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3 Steps to Overcoming Comfort Eating and Losing Weight (Article)

By February 21, 2015No Comments

how to stop emotional eating

Learning about nutrition is really important if you want to lose weight, but knowing what’s healthy and what isn’t doesn’t tend to be the biggest problem for most people. Most know how to eat a lot healthier than they actually do, but for some reason can’t seem to do it!

Another problem a lot of people face is eating when they’re not hungry, or eating beyond what they need. Every time this happens you stand to add to your fat reserves.

Something is going on here. What is stopping people making healthier choices and often having them eating when they don’t need food, or eating too much?

It is comfort and emotional eating.

Comfort Eating is Relatively New

Our ancestors ate when they could, and they ate pretty much whatever was available.

Today we have food available the whole time, and we have massive choice too. As a result people now eat for many different reasons, and genuine physical hunger might not be at the top of their list every time.

What Causes Comfort Eating?

Everything you eat starts with a decision. This could be because you are genuinely hungry and your body needs food. But this isn’t the case when you meet a friend, intending to have just a coffee (because you’re not hungry), and end up sitting there eating a big piece of cake too.

Decisions about food are often dictated by a feeling or emotion, but this isn’t always consciously recognised.

Emotions, such as stress, sadness and boredom, can have enormous power to direct your eating decisions. They are often in direct conflict with what you really want.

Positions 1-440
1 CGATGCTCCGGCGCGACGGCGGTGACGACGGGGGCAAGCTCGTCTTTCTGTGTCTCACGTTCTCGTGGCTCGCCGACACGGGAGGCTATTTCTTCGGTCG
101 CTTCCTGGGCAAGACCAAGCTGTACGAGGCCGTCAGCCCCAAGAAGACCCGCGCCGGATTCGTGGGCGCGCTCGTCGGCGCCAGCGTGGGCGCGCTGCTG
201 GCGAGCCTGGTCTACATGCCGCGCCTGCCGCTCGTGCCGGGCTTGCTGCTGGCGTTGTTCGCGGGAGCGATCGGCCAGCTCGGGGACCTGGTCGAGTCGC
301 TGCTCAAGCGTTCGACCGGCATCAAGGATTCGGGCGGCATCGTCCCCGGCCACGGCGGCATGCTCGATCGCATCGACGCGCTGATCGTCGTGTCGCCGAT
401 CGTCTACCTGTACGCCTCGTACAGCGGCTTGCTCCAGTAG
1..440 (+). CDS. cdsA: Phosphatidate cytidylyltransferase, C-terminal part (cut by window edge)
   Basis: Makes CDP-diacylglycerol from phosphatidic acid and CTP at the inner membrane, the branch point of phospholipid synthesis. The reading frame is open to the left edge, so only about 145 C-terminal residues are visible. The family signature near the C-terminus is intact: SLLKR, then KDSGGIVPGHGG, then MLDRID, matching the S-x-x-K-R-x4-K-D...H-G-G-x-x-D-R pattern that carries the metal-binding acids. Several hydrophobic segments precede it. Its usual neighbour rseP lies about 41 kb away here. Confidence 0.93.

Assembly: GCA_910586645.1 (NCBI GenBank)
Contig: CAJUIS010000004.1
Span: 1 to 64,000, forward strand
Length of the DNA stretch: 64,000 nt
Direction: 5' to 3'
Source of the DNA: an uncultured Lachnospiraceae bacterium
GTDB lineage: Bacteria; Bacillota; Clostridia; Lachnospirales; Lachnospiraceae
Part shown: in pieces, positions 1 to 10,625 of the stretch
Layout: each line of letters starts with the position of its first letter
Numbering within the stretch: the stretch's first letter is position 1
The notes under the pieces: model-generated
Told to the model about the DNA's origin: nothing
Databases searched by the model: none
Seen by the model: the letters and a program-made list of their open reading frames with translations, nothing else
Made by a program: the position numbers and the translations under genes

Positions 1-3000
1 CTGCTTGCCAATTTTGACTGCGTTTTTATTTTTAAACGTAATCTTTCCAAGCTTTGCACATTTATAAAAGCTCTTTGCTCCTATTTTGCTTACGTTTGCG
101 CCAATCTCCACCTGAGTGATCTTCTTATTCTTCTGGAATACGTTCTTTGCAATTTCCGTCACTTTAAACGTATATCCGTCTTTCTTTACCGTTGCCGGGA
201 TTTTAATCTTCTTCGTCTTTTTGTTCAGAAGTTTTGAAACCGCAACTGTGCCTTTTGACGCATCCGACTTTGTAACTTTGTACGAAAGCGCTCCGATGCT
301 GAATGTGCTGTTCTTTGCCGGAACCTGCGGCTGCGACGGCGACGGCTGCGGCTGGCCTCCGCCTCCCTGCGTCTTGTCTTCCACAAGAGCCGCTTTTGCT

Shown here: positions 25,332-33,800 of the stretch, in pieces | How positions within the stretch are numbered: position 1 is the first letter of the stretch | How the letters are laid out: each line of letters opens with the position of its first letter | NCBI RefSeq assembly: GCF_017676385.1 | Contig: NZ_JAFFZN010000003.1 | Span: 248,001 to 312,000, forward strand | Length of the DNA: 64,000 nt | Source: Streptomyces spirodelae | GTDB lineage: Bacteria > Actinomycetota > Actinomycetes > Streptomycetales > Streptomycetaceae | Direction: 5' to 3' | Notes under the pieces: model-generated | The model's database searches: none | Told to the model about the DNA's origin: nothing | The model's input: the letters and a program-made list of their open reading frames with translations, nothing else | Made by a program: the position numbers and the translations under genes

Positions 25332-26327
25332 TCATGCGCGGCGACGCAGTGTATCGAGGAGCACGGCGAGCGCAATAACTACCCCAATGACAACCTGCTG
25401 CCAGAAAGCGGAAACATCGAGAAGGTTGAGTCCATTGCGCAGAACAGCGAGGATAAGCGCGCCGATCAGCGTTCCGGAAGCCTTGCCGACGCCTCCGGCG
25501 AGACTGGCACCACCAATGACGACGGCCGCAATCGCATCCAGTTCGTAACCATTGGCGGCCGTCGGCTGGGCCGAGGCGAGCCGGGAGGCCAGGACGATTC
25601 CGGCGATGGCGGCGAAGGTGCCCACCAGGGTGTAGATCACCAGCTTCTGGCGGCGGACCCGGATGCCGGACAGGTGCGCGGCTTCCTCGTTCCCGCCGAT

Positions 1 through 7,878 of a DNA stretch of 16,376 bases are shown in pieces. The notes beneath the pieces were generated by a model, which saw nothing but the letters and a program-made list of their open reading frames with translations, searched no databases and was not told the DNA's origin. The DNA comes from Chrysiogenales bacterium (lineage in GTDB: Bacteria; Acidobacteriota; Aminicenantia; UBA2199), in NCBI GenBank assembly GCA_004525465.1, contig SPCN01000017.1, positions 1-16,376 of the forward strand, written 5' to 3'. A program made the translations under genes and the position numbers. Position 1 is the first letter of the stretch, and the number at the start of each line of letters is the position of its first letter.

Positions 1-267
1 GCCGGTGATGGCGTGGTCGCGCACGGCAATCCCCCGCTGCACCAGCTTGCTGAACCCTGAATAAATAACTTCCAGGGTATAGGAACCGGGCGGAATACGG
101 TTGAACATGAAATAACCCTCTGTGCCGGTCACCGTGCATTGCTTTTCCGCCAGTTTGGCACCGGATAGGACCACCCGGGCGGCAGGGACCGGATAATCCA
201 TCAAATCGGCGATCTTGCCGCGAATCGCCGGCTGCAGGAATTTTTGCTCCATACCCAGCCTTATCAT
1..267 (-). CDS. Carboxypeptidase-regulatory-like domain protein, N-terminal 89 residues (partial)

Comfort eating can result from a lack of a particular skill that helps a person cope with their feelings. Because these feelings aren’t dealt with well, they are numbed out instead with ‘comfort food’. Comfort food is nearly always food that is unhealthy and fattening. You don’t tend to have a blow-out on a bag of apples.

3 Steps to Overcoming Comfort Eating

  1. Pause when you feel the urge to eat

Step one is about stepping back for a moment when you feel the urge to eat.

What’s going on with you? Are you responding to a hungry feeling that has been gradually building up? If so this is a cue to eat, this is genuine physical hunger.

Or have you very suddenly become hungry? If so you need to look a bit deeper because chances are your emotions are at play here. How are you feeling? Has something just happened to stress you out, or upset you? Are you tempted to eat because you’re bored?

Maybe you don’t even feel hungry at all.

  1. Make a conscious decision

Step two is about giving yourself a chance to see if eating is the right thing to do right now.

Whereas before you may have eaten on autopilot, now you have stepped back and paused. This gives you a chance to make a decision – one that you’re going to think about, rather than one that you don’t. This puts the power back in your hands.

Are you going to eat, if so what exactly? Or are you going to do something else instead of eating?

  1. Have a plan

Step three is having a pre-thought out plan to use, for those times you know your emotions can get the better of you.

You might know that getting stressed gets you heading straight for the fridge. When you get stressed now you’ve taught yourself to:

  • step back (step one) for a moment
  • check in with yourself (step two), what’s going on inside?

But you’re still stressed and need to eat! This is where having a Plan B is essential.

If you have nothing up your sleeve you’ll revert to your default – emptying the fridge. Think ahead – what can you do differently? A person I know goes out for a quick walk to calm down (keeping her away from the fridge), and by the time she gets back the worst of her stress (and urge to eat) has passed.

Comfort and emotional eating often feel out of a person’s control, but when you step back and break it down it’s possible to gain power over this. Like any new skill this is going to take practice, especially at first. But it can be learned and mastered, leaving you lighter and enjoying your food.

Dr Julie Coffey is a family doctor in the UK with a huge interest in healing the body naturally, and weight loss. She is the author of ‘Living the Slim Life’ and creator of the online weight loss program ‘Uber Slim’. Learn more about her here:


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